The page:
Twelve Angry Tweeters

When I first heard my fellow lawyers using the word "twitter," I thought they were referring to the little birdie who co-starred on the Bugs Bunny Show ("I taught I taw a putty tat!") or a famous country music singer ("Hello, darling! Nice to see you! It's been a long time!") Recently, a young female attorney asked me whether I "twitter," and I was frankly embarrassed. Without hesitation, I replied, "Young lady, I will have you know that I have been happily married to the Judge for 28 years."

On another occasion, this same young lawyer asked me if I had ever googled myself, and I was just too shocked to respond.

Well, I have now learned that "twitter" is simply the latest and quickest means to send out a written message to your friends. Interestingly, I learned this from Sen. John McCain. No, the Senator and I are not Facebook buddies. (In fact, I am an ole yeller dog Democrat who is supporting President Obama in the hopes that he will make me the beneficiary of a federal bailout. I would even be willing to cap my pay at a half million bucks a year.)

While Sen. McCain did not send me a text message, I saw a report on CNN about how the Senator is now using "Twitter" to send out quick, concise messages to his "followers." Upon further investigation, I found that Twitter is a website where you can "tweet" out short messages (140 characters, tops) to anyone who has signed up to receive them. It is apparently a cross between a blog and an old ham radio.

Thirty years ago in the classic motion picture, Smokey and the Bandit, Jerry Reed would get on his CB radio and ask Burt Reynolds, "Hey, Bandit, you got your ears on, good buddy?" But if Hollywood now made yet another sequel (Smokey and the Bandit XXV), old Jerry would "twitter" the Bandit and ask, "You got your Blackberry on, good buddy?"

Twitter is but the latest phenomenon in "Short Attention-Span America," a nation in which everybody over the age of two has to be entertained constantly. We all walk around clutching our Blackberries and our iPhones, googling each other, which as an old Baptist I still firmly believe is something people should not do until they get married.

All this tweeting, texting and googling would be bad enough, but it is now starting to have an impact on the American legal system. Why? Simple. Care to guess who's doing a lot of tweeting these days? Jurors. You read that right, Tweety-Bird-breath!

According to a recent article in the New York Times (which I read on my Blackberry while sitting in court), jurors in trials across the country are being caught googling and tweeting when they are supposed to be listening to the proof. And some are even blogging reports from the jury box.

Last month, a federal judge in Florida declared a mistrial after no less than nine members of the jury admitted that during the course of the trial they had been doing Internet research on their iPhones and Blackberries.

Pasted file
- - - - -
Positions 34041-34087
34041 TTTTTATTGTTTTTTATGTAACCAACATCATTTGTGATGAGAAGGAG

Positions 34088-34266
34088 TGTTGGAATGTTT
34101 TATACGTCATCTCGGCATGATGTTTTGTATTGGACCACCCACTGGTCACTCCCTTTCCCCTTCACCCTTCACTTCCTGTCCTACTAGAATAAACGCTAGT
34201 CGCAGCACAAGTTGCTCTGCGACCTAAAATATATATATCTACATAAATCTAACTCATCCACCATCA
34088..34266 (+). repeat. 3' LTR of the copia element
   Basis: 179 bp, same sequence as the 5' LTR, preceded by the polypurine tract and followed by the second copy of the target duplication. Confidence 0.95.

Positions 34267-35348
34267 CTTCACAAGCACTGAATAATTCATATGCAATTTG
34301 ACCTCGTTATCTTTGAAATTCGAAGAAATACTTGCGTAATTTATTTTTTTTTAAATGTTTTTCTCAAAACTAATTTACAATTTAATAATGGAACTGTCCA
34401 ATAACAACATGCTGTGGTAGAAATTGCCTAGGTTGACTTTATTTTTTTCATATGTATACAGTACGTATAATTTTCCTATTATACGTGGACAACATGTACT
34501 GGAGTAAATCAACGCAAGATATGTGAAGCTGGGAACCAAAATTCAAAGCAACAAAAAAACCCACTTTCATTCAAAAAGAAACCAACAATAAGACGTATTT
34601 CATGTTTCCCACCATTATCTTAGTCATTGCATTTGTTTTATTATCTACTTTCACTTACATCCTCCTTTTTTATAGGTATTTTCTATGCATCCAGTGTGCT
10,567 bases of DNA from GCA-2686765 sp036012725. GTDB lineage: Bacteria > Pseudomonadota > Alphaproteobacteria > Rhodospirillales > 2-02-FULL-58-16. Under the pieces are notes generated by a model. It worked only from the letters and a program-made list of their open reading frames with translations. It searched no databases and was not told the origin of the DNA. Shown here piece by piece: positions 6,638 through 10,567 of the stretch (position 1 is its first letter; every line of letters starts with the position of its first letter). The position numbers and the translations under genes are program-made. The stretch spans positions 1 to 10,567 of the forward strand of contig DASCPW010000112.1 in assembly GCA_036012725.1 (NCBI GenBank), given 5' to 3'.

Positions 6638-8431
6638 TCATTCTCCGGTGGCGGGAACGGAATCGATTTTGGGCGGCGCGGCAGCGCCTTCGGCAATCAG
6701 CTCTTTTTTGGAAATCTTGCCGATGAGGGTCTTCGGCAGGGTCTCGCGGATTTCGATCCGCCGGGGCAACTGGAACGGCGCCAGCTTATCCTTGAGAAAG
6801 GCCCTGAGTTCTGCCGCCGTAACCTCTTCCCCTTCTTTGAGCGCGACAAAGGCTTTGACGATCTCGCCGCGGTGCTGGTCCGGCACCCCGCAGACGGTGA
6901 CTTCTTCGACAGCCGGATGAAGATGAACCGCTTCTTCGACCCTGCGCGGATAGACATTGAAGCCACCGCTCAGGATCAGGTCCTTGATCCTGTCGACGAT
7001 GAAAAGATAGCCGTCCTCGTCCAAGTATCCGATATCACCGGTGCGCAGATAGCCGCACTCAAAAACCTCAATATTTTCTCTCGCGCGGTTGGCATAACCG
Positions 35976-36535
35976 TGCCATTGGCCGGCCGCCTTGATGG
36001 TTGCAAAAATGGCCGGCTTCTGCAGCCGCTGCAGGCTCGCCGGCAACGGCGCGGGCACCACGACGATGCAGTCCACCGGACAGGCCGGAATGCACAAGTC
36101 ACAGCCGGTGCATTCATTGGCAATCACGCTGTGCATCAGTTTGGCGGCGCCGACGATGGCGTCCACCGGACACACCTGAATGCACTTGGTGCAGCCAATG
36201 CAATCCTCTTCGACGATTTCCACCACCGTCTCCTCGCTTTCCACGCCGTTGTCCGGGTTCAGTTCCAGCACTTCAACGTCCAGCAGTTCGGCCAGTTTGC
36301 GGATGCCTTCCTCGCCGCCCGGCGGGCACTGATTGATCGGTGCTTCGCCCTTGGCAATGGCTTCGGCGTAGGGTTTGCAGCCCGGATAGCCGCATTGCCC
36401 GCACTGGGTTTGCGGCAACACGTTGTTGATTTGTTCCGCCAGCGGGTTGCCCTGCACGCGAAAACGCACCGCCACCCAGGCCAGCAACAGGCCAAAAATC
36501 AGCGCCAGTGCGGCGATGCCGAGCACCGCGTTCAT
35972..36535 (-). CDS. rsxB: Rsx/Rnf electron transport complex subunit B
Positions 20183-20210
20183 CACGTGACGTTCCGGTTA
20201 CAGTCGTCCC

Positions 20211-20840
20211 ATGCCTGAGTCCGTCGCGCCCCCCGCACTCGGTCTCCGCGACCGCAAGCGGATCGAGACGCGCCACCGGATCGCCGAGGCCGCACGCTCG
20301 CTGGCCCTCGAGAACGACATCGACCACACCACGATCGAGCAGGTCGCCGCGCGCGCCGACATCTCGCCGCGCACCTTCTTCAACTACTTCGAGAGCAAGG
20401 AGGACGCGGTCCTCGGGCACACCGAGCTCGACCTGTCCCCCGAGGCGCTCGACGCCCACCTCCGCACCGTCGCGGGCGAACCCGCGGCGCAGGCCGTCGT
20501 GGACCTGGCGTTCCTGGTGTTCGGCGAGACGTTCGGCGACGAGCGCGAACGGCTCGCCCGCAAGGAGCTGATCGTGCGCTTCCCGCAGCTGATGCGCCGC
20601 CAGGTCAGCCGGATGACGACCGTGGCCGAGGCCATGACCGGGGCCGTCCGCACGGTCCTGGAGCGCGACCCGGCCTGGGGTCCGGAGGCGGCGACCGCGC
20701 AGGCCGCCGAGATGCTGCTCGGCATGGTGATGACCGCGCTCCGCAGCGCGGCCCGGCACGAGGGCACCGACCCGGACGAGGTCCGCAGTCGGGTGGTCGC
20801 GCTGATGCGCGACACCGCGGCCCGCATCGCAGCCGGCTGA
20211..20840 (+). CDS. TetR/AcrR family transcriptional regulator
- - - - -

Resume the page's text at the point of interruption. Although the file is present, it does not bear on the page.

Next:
Similarly, defense attorneys in Arkansas have recently asked a judge to overturn a $12 million dollar jury verdict after it was discovered that one of the jurors tweeted, "I just gave away TWELVE MILLION DOLLARS of somebody else's money."

Meanwhile, in Pennsylvania, defense attorneys in a federal corruption trial are arguing on appeal that the trial judge should have declared a mistrial. Why? During the trial, one of the jurors covered the proceeding on Facebook.

This could give a whole new meaning to the phrase "face a jury."

Well, there is, of course, a simple solution to all this courtroom tweeting. Jurors are simply going to be required to turn in their iPhones and Blackberries before they step into the jury box or retire to the jury room to tweet, er, I mean deliberate.

I just hope the judges don't take the next logical step and try to take the Blackberries and iPhones away from us trial lawyers. I do not tweet in the courtroom, nor do I wish to be twittered when I am in the midst of cross-examining a real live witness and trying to get him to sing like a canary. But I confess I don't know how I would make it through a jury trial without quietly using my Blackberry to check out such important websites as govols.com.

Excuse me, Your Honor? What's that? Um, er ... um ... uh ... No questions for this witness, Your Honor!

(Excuse me, folks, but I've got to go. This is the last time I am going to text- message my column in during the middle of a trial.)  


Bill Haltom BILL HALTOM is a partner with the Memphis firm of Thomason, Hendrix, Harvey, Johnson & Mitchell. He is past president of the Tennessee Bar Association and is a past president of the Memphis Bar Association.